(HealthDay)—Guidelines have been developed for use of disease-modifying therapies (DMTs) in multiple sclerosis (MS), integrating findings from a systematic review. The review and guidelines were published online April 23 in Neurology.
Alexander Rae-Grant, M.D., from the Cleveland Clinic, and colleagues reviewed the evidence on starting, switching, and stopping DMTs for MS. Data were extracted from 20 Cochrane reviews and 73 full text articles. The researchers found that many DMTs are superior to placebo. Alemtuzumab is more effective for reducing the annualized relapse rate than interferon-β-1a (IFN-β-1a) for patients with relapsing-remitting MS who experienced a relapse on IFN-β or glatiramer acetate. Ocrelizumab is probably more effective than placebo for patients with primary progressive MS. Glatiramer acetate and IFN-β-1a are more effective than placebo for reducing the risk of conversion to MS among patients with clinically isolated syndrome.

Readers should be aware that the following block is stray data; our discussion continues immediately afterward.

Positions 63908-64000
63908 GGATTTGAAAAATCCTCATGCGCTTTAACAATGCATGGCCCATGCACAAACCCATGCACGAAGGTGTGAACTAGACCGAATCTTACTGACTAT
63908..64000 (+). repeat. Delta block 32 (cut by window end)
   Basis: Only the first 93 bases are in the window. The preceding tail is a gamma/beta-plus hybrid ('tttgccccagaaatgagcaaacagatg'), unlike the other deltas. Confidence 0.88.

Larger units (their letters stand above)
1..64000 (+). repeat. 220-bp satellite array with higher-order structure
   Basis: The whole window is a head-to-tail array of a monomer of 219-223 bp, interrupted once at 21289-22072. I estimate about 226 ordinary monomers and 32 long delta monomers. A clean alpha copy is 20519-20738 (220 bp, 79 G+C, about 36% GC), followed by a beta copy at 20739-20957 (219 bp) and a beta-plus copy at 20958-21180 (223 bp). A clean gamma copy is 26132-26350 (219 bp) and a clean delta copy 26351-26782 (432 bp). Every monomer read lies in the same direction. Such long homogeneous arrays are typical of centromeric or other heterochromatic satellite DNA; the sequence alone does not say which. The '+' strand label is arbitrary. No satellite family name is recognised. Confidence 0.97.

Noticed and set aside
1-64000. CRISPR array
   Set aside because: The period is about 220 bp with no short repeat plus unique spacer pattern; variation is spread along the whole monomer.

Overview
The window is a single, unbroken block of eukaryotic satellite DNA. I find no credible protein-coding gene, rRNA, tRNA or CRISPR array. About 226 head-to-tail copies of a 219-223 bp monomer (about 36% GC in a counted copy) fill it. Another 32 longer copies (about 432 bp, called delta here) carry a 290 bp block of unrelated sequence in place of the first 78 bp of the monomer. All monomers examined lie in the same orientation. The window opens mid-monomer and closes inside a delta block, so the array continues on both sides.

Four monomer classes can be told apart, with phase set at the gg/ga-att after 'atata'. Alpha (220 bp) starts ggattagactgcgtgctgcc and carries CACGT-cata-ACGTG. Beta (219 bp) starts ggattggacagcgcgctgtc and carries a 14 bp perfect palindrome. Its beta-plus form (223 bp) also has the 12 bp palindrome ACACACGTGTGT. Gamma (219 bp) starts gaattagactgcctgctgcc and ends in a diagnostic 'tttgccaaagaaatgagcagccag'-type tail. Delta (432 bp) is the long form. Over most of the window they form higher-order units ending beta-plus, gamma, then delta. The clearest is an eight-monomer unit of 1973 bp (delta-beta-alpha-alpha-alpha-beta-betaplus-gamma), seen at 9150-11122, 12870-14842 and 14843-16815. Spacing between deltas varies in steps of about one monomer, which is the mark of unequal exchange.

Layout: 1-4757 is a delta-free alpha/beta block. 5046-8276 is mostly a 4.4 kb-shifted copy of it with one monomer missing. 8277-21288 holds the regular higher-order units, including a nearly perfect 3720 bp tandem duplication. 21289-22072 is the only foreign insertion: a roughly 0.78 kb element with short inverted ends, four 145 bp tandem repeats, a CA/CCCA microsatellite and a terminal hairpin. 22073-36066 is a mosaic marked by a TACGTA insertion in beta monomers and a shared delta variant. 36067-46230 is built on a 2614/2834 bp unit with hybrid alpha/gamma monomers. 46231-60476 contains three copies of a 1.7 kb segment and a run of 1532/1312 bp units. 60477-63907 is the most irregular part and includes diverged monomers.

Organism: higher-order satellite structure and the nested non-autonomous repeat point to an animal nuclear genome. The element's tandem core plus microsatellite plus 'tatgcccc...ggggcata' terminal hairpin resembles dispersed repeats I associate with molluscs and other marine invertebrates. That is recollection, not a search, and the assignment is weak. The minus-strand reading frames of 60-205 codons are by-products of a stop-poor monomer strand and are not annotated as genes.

Rae-Grant and colleagues developed recommendations for DMTs in the treatment of MS, integrating findings from the review. The authors developed 30 recommendations, 17 on starting DMTs, 10 on switching DMTs in case of breakthrough disease, and three on stopping DMTs. The recommendations included strategies for patient engagement and individualization of treatment, including monitoring adherence and assessment of disease comorbidity. DMT risks were also discussed and suggestions were made for future research to assess the relative benefits of early treatment with higher potency DMTs.
“The treatment landscape for people with MS has changed dramatically over the last decade,” Rae-Grant said in a statement. “We now have a number of disease-modifying therapies to choose from that may help treat MS by changing how the disease affects people over time by slowing the disease process.”
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